In United States v. Windsor, the Court struck that abomination of the 1990s, the "Defense of Marriage Act" as unconstitutional in an opinion by Justice Kennedy. The Court explained its ruling:
Against this background DOMA rejects the long-established precept that the incidents, benefits, and obligations of marriage are uniform for all married couples within each State, though they may vary, subject to constitutional guarantees, from one State to the next. Despite these considerations, it is unnecessary to decide whether this federal intrusion on state power is a violation of the Constitution because it disrupts the federal balance. The State’s power in defining the marital relation is of central relevance in this case quite apart from principles of federalism. Here the State’s decision to give this class of persons the right to marry conferred upon them a dignity and status of immense import. When the State used its historic and essential authority to define the marital relation in this way, its role and its power in making the decision enhanced the recognition, dignity, and protection of the class in their own community. DOMA, because of its reach and extent, departs from this history and tra- dition of reliance on state law to define marriage. “ ‘[D]is-criminations of an unusual character especially sug- gest careful consideration to determine whether they are obnoxious to the constitutional provision.’ ” Romer v. Evans, 517 U. S. 620, 633 (1996) (quoting Louisville Gas & Elec. Co. v. Coleman, 277 U. S. 32–38 (1928)).I am delighted to see this repudiation of unequal treatment under the law. Period.
The Federal Government uses this state-defined class for the opposite purpose—to impose restrictions and dis- abilities. That result requires this Court now to address whether the resulting injury and indignity is a deprivation of an essential part of the liberty protected by the Fifth Amendment. What the State of New York treats as alike the federal law deems unlike by a law designed to injure the same class the State seeks to protect.
DOMA seeks to injure the very class New York seeks to protect. By doing so it violates basic due process and equal protection principles applicable to the Federal Government. See U. S. Const., Amdt. 5; Bolling v. Sharpe, 347 U. S. 497 (1954) . The Constitution’s guarantee of equality “must at the very least mean that a bare con- gressional desire to harm a politically unpopular group cannot” justify disparate treatment of that group. Depart- ment of Agriculture v. Moreno, 413 U. S. 528–535 (1973). In determining whether a law is motived by an improper animus or purpose, “ ‘[d]iscriminations of an un- usual character’ ” especially require careful considera- tion. Supra, at 19 (quoting Romer, supra, at 633). DOMA cannot survive under these principles. The responsibility of the States for the regulation of domestic relations is an important indicator of the substantial societal impact the State’s classifications have in the daily lives and customs of its people. DOMA’s unusual deviation from the usual tradition of recognizing and accepting state definitions of marriage here operates to deprive same-sex couples of the benefits and responsibilities that come with the federal recognition of their marriages. This is strong evidence of a law having the purpose and effect of disapproval of that class. The avowed purpose and practical effect of the law here in question are to impose a disadvantage, a separate status, and so a stigma upon all who enter into same-sex marriages made lawful by the unquestioned authority of the States.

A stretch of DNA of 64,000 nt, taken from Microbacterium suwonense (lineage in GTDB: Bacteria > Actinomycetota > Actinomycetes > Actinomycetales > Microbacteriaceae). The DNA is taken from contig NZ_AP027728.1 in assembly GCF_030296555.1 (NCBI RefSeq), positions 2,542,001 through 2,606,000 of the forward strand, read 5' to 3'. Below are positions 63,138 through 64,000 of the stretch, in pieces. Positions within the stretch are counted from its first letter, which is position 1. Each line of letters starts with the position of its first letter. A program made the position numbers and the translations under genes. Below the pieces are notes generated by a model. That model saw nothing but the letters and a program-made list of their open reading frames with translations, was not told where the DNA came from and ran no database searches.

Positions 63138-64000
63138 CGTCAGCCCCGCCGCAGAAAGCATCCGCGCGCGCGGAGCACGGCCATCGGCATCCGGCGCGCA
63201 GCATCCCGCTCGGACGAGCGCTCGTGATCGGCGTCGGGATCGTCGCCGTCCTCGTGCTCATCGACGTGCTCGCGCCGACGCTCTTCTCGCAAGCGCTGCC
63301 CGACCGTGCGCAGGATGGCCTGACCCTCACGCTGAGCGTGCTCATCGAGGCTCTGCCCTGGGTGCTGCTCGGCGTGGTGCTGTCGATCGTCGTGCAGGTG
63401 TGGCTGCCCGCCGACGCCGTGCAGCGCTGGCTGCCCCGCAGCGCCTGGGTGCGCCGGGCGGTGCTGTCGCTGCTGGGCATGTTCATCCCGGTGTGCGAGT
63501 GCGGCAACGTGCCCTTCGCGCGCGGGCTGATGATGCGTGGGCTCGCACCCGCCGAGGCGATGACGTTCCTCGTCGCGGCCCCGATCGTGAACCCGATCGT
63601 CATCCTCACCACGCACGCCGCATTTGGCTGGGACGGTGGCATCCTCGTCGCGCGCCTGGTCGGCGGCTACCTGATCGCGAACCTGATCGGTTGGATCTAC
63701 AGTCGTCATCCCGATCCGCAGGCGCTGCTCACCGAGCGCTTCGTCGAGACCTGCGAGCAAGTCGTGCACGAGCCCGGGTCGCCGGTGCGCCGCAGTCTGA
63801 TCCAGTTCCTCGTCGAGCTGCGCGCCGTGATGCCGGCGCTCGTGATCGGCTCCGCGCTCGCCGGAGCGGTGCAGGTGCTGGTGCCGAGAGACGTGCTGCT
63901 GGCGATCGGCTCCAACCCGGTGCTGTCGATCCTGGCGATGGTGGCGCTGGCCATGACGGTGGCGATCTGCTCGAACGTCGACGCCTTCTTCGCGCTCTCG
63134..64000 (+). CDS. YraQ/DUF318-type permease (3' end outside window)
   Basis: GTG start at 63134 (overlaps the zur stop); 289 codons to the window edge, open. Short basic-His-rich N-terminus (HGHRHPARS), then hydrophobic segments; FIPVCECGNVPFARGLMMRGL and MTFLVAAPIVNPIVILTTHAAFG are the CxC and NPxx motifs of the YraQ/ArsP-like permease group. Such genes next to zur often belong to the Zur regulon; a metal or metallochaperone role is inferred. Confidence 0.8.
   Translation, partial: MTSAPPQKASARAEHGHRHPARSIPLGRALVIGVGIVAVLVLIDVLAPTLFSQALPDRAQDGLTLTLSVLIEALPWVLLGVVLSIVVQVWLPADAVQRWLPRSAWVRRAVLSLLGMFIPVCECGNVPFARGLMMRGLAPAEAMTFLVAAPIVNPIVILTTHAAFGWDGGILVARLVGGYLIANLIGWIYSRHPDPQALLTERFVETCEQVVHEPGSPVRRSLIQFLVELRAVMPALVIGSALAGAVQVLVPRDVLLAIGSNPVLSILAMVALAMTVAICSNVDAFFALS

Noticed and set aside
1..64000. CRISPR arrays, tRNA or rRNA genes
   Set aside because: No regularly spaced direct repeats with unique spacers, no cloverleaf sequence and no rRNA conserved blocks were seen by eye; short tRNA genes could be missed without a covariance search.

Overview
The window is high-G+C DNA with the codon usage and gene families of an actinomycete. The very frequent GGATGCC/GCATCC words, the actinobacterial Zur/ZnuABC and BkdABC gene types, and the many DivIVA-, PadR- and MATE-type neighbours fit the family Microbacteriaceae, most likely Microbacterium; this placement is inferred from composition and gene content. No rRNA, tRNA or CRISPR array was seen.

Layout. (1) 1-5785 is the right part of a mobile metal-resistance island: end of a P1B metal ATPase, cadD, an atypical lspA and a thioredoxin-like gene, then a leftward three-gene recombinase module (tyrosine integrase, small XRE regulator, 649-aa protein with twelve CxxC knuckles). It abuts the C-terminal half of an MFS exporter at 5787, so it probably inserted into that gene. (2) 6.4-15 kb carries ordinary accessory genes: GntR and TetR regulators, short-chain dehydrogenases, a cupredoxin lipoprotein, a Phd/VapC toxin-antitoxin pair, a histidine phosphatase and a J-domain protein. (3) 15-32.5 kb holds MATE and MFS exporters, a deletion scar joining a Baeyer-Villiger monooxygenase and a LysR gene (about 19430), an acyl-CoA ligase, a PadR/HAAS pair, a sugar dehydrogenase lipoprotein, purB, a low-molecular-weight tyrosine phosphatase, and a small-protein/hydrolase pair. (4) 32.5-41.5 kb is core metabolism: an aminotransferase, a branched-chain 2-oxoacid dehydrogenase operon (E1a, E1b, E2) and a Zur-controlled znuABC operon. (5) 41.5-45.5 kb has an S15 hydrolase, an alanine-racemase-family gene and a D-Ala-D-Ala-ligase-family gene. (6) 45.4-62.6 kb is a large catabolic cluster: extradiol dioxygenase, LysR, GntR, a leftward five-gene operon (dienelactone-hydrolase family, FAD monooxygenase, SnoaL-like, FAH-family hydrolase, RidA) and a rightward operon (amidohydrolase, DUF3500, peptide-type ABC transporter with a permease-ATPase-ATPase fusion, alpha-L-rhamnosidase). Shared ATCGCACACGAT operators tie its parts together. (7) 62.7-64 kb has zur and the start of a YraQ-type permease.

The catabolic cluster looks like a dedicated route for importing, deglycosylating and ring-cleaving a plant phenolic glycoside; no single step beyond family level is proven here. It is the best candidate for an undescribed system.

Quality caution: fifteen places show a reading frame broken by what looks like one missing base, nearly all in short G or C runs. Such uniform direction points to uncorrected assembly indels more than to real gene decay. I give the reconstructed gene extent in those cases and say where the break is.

The class to which DOMA directs its restrictions and restraints are those persons who are joined in same-sex marriages made lawful by the State. DOMA singles out a class of persons deemed by a State entitled to recognition and protection to enhance their own liberty. It imposes a disability on the class by refusing to acknowledge a status the State finds to be dignified and proper. DOMA instructs all federal officials, and indeed all persons with whom same-sex couples interact, including their own children, that their marriage is less worthy than the marriages of others. The federal statute is invalid, for no legitimate purpose overcomes the purpose and effect to disparage and to injure those whom the State, by its marriage laws, sought to protect in personhood and dignity. By seeking to displace this protection and treating those persons as living in marriages less respected than others, the federal statute is in violation of the Fifth Amendment. This opinion and its holding are confined to those lawful marriages.
Perhaps it's ignoble, but after his joining yesterday's farcical opinion striking down a statute explicitly authorized to be enacted by the 15th Amendment, I found Justice Scalia's strident paean to the virtues of judicial restraint to be both hypocritical and laughable. His belated effort to strike a tone of neutrality ("But the Court has cheated both sides, robbing the winners of an honest victory, and the losers of the peace that comes from a fair defeat. We owed both of them better") are utterly lacking in credibility after his prior culture war statements in the very same opinion.
So too am I glad to see that the nosiome Proposition 8 buried; although I would have preferred a merits ruling, I really expected at best the standing decision we in fact got. At least this leaves the very strong District Court opinion as the last word.
After a term of mostly disappointments, at least the closing day ended by doing a little justice. And about time, too.